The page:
LED navigation lights - brightness and disturbance

The RYA has succeeded in gaining agreement for the development of a new standard for LED navigation lights.

 

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Last month we reported that there is still no internationally accepted performance standard for testing LED navigation light sources for recreational craft.

The RYA has been working on this issue for some time and we are pleased to report that we have now been successful in gaining agreement at the International Standards Organisation (ISO) that a new standard for LED navigation lights for small craft up to 24m should be developed.

Working Group 19 of ISO Technical Committee 118 agreed to this at meeting held on Monday 25 June. The process could take up to three years but at the end of it we hope that there will be a credible benchmark to assure the recreational boating public that LED navigation lights are of adequate quality and will give reliable service for many years.

Part 1 Navigation lights: Can they be the wrong colour?

Effect of the elements on LED navigation lights

LED colour needs to be maintained within the boundaries of the COLREG colour requirements, however it is important to be aware heat and cold can cause the LED colour to shift over time. So it is important to check your LED lights to ensure that they are still correct.

LED failure can be caused by voltage spikes, shorting or mechanical failure inside the lamp due to moisture, impact, shock and vibration. Some manufacturers have invested significant time and effort to ensure their lamps can withstand the harshest environments without degradation or failure. Other manufacturers may not have been so diligent.

Excessive heat can cause LED brightness to decline significantly due to inadequate thermal and electronic control. This could mean that after time and the elements a two-nautical mile LED lamp may only be bright enough for a few hundred metres.

Electromagnetic disturbance

The electronic circuitry that regulates the current of the LED over a range of input voltages protects it from spikes and reverses polarity.

However, unless this circuitry is filtered the electromagnetic disturbance generated by the LED light power source may exceed a level which could prevent other electronic equipment on board from operating as intended.

Although all LED lights are required to comply with the EU Electromagnetic Compatibility Directive, simplistically such interference can only be minimised by good design and filtering, but it will never be completely eliminated.

Physical separation is the easiest and often most effective protection. If you have fitted LED navigation lights at the masthead only centimetres from your other aerials, then this might well affect the performance of other electronic equipment.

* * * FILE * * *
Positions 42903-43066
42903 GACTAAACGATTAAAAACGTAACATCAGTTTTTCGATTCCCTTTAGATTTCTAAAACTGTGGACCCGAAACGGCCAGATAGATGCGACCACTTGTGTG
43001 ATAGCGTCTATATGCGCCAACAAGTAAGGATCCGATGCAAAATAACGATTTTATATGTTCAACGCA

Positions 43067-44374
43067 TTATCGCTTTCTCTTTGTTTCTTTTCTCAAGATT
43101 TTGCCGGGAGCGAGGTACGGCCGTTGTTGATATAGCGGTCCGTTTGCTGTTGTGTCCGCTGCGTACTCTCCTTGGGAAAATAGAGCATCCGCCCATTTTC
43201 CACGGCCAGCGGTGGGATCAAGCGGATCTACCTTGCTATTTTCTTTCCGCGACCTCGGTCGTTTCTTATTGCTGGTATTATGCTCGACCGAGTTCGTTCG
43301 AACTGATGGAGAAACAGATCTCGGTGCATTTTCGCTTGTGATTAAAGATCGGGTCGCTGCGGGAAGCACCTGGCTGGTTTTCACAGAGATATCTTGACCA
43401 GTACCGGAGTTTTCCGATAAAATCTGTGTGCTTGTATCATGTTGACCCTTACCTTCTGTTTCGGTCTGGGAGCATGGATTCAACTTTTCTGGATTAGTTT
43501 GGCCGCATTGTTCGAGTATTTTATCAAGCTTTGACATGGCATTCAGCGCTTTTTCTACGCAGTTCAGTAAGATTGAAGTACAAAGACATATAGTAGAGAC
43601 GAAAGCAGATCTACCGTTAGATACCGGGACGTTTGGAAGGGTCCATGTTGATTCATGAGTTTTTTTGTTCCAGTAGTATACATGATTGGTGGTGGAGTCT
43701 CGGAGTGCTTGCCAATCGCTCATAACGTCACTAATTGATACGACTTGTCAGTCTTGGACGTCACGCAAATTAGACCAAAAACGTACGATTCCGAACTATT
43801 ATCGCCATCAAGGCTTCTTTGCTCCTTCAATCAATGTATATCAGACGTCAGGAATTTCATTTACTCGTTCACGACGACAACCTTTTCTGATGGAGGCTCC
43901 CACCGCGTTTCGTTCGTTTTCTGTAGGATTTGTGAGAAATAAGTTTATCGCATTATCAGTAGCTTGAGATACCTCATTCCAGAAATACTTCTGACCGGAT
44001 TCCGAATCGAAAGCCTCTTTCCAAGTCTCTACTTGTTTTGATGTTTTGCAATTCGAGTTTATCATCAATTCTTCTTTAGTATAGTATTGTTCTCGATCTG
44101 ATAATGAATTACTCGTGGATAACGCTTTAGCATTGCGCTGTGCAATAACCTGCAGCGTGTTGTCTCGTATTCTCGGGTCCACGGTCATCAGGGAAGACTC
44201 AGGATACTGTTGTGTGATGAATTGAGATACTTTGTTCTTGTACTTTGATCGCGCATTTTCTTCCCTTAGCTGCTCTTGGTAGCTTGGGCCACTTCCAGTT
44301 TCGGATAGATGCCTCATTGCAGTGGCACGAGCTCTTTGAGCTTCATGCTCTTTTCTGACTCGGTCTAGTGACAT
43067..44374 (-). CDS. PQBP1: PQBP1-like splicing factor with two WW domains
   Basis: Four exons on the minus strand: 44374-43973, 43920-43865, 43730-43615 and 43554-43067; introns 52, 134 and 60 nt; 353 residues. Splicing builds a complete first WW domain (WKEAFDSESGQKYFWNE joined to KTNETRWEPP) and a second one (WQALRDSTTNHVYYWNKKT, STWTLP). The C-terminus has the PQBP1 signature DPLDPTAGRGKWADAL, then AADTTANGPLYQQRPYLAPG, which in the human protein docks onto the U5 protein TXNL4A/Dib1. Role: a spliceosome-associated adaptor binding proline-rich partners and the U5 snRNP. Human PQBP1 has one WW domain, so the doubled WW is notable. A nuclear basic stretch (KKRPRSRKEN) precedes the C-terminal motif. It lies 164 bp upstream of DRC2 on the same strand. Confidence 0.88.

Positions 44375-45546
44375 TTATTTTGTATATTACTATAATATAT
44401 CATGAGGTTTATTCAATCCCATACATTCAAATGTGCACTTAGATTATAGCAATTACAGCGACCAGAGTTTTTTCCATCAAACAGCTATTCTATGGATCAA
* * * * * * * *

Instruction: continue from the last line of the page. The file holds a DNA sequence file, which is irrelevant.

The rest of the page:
Approvals

Do not assume that LED units that claim a string of ‘approvals’ comply with a performance standard. Such approval may be no more than confirmation that LED navigation lights conformed to the technical detail of COLREG72 when simply switched on at full power.

They do not necessarily indicate rigorous testing or that they will continue to conform and perform over time. A CE mark may mean nothing other than compliance with the EU Electromagnetic Compatibility Directive.

In general LED units cannot be serviced; light degradation and reliability are important considerations that do not feature in COLREGs requirements.

So what should I buy?

It may well be that the latest LED light sources, including surface mount LEDs and those involving phosphor conversion perform more than adequately. However, unless it can be shown that they have been tested or meet a performance standard then it can be difficult for potential buyers to make an informed selection.

That said some manufacturers do undertake long term LED performance testing and some but not all now use EN14744* as the basis for assessment and certification.

It is therefore worth doing a bit of research. Nevertheless, it is an inescapable fact that decent LED units are not a ‘cheap’ option but the cost may be acceptable compared with the lifecycle costs and the obvious advantages.

Now it is up to the industry and the International Standard Organisation to act to agree an internationally acceptable standard that gives a clear indication of LED suitability.

 

* European industry sponsored its own standard, EN 14744, for inland navigation and sea-going vessels, recreational craft of 20 m and over and recreational craft of less than 20 m that must comply with the CEVNI rules. However and surprisingly, EN14744 is not applicable to navigation lights on recreational craft less than 20 m in length that need to comply with COLREGs